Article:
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Obsidian Blue

Government drone by day and book lover and geek girl by night!

Currently reading

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Hubb Community Kitchen
The Round House
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Romeo and Juliet

Romeo and Juliet - William Shakespeare This was an excellent play and I would highly recommend to those out there who feel intimidated by Shakespeare. I think Romeo and Juliet is a great introduction to his style and it is fairly easy to understand and translate certain words or phrases.

Set in Verona, this play follows the Capulet and Montague families. An initial scene that has a fight breaking out between the two families servants, we hear about how much the two families loathe each other. What would be sweeter if then the children of both men would somehow meet up and fall in love with each other. That is the plot of Romeo and Juliet, and Shakespeare manages to have moments that will make you laugh, swoon (the dialogue between Romeo and Juliet is wonderful) and then cry.

We get the very interesting characters of Romeo and Juliet and I thought that Shakespeare did a great job of making them both seem like teenagers in their interactions with each other. Who else but teenagers would fall in love with each other after a single night, and then say let's totally run off and be married to each other.

Frankly, I was surprised how faithful Romeo was throughout this play since he did come to a ball at the Capulet's home in order to see Rosaline (she was a niece of Capulet) and apparently not getting his love reciprocated has made Romeo depressed.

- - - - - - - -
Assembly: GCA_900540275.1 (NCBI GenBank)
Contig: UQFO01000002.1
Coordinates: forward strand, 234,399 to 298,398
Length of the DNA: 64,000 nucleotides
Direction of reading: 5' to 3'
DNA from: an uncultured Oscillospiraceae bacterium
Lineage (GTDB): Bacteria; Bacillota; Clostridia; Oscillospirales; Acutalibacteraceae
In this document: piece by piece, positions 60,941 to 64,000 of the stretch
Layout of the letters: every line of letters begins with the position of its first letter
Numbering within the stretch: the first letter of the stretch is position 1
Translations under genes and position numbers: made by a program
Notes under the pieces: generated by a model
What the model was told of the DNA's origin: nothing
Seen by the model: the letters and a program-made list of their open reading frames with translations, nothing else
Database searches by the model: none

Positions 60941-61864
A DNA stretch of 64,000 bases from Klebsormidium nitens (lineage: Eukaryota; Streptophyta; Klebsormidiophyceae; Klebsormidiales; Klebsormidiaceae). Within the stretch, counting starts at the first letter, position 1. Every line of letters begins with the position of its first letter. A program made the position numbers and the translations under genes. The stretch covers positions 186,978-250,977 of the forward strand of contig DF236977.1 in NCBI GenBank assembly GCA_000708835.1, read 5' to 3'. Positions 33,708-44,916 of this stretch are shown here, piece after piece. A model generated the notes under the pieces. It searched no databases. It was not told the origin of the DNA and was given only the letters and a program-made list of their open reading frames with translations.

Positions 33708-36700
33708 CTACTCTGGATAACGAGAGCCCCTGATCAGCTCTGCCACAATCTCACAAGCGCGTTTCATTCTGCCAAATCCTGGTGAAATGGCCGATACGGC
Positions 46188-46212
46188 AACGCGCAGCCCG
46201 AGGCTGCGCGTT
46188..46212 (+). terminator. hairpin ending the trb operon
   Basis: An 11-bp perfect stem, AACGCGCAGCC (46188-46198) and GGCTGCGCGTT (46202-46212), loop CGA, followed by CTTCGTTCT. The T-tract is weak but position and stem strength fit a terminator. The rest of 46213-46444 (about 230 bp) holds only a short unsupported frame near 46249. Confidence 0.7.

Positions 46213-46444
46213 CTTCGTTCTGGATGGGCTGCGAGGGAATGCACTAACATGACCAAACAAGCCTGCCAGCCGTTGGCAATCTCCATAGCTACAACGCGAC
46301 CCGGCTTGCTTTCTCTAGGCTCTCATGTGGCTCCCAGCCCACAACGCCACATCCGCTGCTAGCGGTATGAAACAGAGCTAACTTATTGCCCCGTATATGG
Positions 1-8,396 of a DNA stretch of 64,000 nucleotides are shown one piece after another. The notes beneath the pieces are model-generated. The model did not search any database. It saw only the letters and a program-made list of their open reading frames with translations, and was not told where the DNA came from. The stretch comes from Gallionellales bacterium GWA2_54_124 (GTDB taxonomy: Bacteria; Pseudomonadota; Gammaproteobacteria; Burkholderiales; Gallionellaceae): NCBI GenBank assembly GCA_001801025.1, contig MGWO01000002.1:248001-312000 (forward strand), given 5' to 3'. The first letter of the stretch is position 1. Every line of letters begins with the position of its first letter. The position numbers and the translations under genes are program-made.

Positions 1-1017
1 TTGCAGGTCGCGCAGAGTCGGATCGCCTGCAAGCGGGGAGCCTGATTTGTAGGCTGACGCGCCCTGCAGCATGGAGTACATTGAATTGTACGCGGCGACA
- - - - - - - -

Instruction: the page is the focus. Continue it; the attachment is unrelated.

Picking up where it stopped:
I have to say though, that most people are going to love how Romeo and Juliet speak to one another and their love for each other. I still say that Jane Austen's letter that Captain Wentworth writes to Anne Elliot (Persuasion) is still hands down the most romantic and heart thumping thing I have read in print.

Romeo:
If I profane with my unworthiest hand
This holy shrine, the gentle fine is this:
My lips, two blushing pilgrims, ready stand
To smooth that rough touch with a tender kiss.

Juliet:
Good pilgrim, you do wrong your hand too much,
Which mannerly devotion shows in this;
For saints have hands that pilgrims' hands do touch,
And palm to palm is holy palmers' kiss.

Romeo:
Have not saints lips, and holy palmers too?

Juliet:
Ay, pilgrim, lips that they must use in prayer.

Romeo:
O, then, dear saint, let lips do what hands do;
They pray, grant thou, lest faith turn to despair.

Juliet:
Saints do not move, though grant for prayers' sake.

Romeo:
Then move not, while my prayer's effect I take.
Thus from my lips, by yours, my sin is purged.

Juliet:
Then have my lips the sin that they have took.

Romeo:
Sin from thy lips? O trespass sweetly urged!
Give me my sin again.

Juliet:
You kiss by the book.


When I saw you I fell in love and you smiled because you knew.


But soft, what light through yonder window breaks?
It is the east, and Juliet is the sun.
Arise, fair sun, and kill the envious moon,
Who is already sick and pale with grief
That thou, her maid, art far more fair than she. . . .
The brightness of her cheek would shame those stars
As daylight doth a lamp; her eye in heaven
Would through the airy region stream so bright
That birds would sing and think it were not night.


I would say my only quibble about this entire play is how in the world did Romeo and Juilet never lay eyes on one another? I would figure if your families hate and want to kill each other so much, you would know what all members of said family looks like. Other than that, I loved every part of this play.

In the end, the two families realize that they alone are to blame for what befell their two children. Keeping up unending animosity is what led their kids to think that faking their deaths would be a good idea.

.For never was a story of more woe than this of Juliet and her Romeo.